New Calculation: Math in Preschool
Chicago Teachers Add Principles of Arithmetic to Early-Childhood Education, Laying Base for Higher-Level Skills Later On
CHICAGO—Scores of preschool and kindergarten teachers across the city are embedding math concepts into daily classroom activities, in a promising new program that gives students a foundation for more complex math and logical-thinking skills in later grades.
The Early Mathematics Education Project at Erikson Institute, a nonprofit graduate school in child development, has already trained about 300 Chicago preschool and kindergarten teachers at 150 schools, funded by grants from local foundations and Chicago Public Schools.
Chicago-based Erikson recently got a $5 million grant from the U.S. Department of Education to offer the training to 111 teachers from preschool to third grade at eight more Chicago schools and to study the program's effectiveness.
At Lovett Elementary School, where the preschool teacher adopted the new methods, math instruction is omnipresent, if not always apparent. It's there where 4-year-old Jasmine Wilson arranges four Popsicle sticks into a zigzag pattern under the number "4." It shows up when Cedric Carter mimics the teacher's syncopated clapping pattern. And it appears when students join a growing line of characters from "The Gingerbread Man" to chase Anasia Simmons around the room.
The children don't realize it, but they are learning fundamental math concepts such as connecting numerals to quantity, building patterns, and the idea that adding something, or someone, creates a larger number.
Evidence is mounting about the importance of teaching math in preschool and kindergarten. Research has shown that if children don't have good instruction and effective teachers in early grades, they are more likely to struggle later when they face more complicated concepts. This is especially true for low-income children, who often arrive at school behind academically.
U.S. elementary-school children have shown slow but steady progress on national math exams. However U.S. 15-year-olds were 25th among 34 developed countries on a 2009 international math exam, a ranking that has remained stagnant since 2000, when the exam was first given.
At Chicago's Lovett Elementary, where 93% of students come from low-income families, preschool teacher Jennifer Flynn said that when she began teaching eight years ago, she taught math on a very "surface level," making sure students knew such things as counting to 100 and creating patterns.
"Now I work to make them mathematical thinkers and I want them to be able to tell me 'why' and 'how' they know things," said Ms. Flynn, who completed the Erikson math program two years ago. "My students are far more engaged and are more successful in kindergarten."
A study Erikson conducted found that students of teachers enrolled in its math program showed, on average, three to five months additional progress in math, compared with students whose teachers were on the waiting list to get into the program. Children who started the school year far behind in math made the most progress.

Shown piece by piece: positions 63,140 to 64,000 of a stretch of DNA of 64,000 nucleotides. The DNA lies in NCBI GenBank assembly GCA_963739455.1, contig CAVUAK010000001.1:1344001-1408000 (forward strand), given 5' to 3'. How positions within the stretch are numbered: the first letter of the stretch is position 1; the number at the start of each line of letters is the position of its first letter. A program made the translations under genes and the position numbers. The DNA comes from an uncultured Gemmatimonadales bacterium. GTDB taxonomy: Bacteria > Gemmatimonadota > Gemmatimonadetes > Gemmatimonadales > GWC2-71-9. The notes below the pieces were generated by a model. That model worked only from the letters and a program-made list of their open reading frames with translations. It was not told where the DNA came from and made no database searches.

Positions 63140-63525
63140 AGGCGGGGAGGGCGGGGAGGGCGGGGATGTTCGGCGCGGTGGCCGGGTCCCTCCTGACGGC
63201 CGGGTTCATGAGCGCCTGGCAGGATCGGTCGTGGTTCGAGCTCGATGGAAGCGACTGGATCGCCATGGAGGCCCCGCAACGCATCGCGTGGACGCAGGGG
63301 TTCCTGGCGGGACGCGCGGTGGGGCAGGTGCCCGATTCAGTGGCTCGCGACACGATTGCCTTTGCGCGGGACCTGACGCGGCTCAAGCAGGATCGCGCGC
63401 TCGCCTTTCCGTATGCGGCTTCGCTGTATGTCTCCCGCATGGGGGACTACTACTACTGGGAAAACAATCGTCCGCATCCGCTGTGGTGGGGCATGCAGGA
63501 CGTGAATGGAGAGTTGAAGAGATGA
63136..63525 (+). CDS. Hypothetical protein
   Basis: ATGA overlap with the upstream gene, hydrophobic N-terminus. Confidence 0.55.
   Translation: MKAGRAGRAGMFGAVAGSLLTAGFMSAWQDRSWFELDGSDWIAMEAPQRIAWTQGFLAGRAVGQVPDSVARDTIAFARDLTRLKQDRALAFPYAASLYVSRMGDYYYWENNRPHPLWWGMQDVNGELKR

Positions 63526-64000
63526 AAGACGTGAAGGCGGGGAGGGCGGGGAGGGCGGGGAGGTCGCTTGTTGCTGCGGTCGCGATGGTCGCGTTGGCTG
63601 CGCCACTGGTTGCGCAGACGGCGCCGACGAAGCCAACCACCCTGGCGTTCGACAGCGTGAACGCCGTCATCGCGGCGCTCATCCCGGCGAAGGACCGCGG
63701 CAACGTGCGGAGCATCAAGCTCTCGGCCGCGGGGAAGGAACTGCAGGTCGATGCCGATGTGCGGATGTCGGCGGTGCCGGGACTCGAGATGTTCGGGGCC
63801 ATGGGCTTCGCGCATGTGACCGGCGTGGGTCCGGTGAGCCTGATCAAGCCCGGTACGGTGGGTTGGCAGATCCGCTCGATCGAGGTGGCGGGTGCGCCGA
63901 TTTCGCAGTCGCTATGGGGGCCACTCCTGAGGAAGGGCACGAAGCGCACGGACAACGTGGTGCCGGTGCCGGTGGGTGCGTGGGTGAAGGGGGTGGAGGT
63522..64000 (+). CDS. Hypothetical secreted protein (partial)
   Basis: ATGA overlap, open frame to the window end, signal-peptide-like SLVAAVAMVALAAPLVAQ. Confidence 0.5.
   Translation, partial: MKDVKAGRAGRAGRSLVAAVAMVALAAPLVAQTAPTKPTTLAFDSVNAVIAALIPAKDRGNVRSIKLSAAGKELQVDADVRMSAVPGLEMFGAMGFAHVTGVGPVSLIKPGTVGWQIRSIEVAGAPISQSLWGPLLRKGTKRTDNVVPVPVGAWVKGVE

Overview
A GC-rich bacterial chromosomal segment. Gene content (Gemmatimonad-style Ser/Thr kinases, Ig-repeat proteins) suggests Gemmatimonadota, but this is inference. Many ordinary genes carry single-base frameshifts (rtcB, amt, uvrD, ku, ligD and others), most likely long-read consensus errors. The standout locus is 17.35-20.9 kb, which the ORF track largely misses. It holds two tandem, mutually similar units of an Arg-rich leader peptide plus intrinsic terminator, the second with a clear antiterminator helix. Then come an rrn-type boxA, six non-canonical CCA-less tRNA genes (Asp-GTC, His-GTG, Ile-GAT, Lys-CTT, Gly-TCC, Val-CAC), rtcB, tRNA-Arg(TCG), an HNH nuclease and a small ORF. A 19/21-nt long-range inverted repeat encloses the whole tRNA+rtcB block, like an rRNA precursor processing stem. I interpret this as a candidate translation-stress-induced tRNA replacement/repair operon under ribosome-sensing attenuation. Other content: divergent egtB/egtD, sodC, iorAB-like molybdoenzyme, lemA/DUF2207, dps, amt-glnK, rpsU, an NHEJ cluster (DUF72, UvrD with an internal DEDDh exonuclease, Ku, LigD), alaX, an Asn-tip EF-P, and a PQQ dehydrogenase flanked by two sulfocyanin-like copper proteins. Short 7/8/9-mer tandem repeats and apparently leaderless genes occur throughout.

Jie-Qi Chen, an Erikson professor who helped develop the project, said proper math instruction helps students develop reasoning and logical thinking skills—cognitive building blocks that prepare them to learn any subject. But she said early math gains in preschool can "wash out" if teachers in elementary grades don't know how to teach it. And unlike reading, she said, which requires little explicit instruction after a certain level, "math cannot be fully grasped without assistance from a well-trained teacher."
A 2007 study by Erikson Institute showed that 21% of Chicago preschool and kindergarten teachers taught math on any given day, while 96% taught language arts.
Early-education teachers rarely receive more than one semester in math instruction in college. "A lot of them are math phobic," said Jeanine Brownell, assistant director of programming for Early Mathematics.
With the $5 million, five-year grant, Erikson's new math project will put teachers in the eight schools through a weeklong summer training program. The teachers will also get six training sessions during the year and meet with coaches who will observe them in the classroom and provide feedback. Erikson officials will work with the schools to help build a culture of strong math instruction.
Jennifer McCray, project director of Early Mathematics, said the program focuses on how to teach mathematical thinking, rather than basic math procedures. Instead of learning, for example, to recognize the numeral 4 and that it comes between 3 and 5, Erikson wants students to understand that "4" represents a quantity and has meaning. After Jasmine put the four Popsicle sticks into a Z pattern, Ms. Flynn prompted her to rearrange them into another shape, proving that no matter how the stick were arranged, they still represent the quantity "4."
Stephen Brown, a kindergarten teacher at Gale Math and Science Academy on Chicago's Far North Side who is currently enrolled in the Erikson math program, said he has learned to infuse math in virtually every lesson. "They've helped me understand how a 5-year-old brain thinks and helped me connect my teaching to what numbers mean in their world," he said.
In Ms. Flynn's class at Lovett, math lessons are part of storytime, puzzle time, just about any time of the day. Four-year-old Anaisa wasn't sure what "The Gingerbread Man" lesson was aimed to teach, but when asked if it was math, she scrunched her eyebrows together and said, "No, it was fun."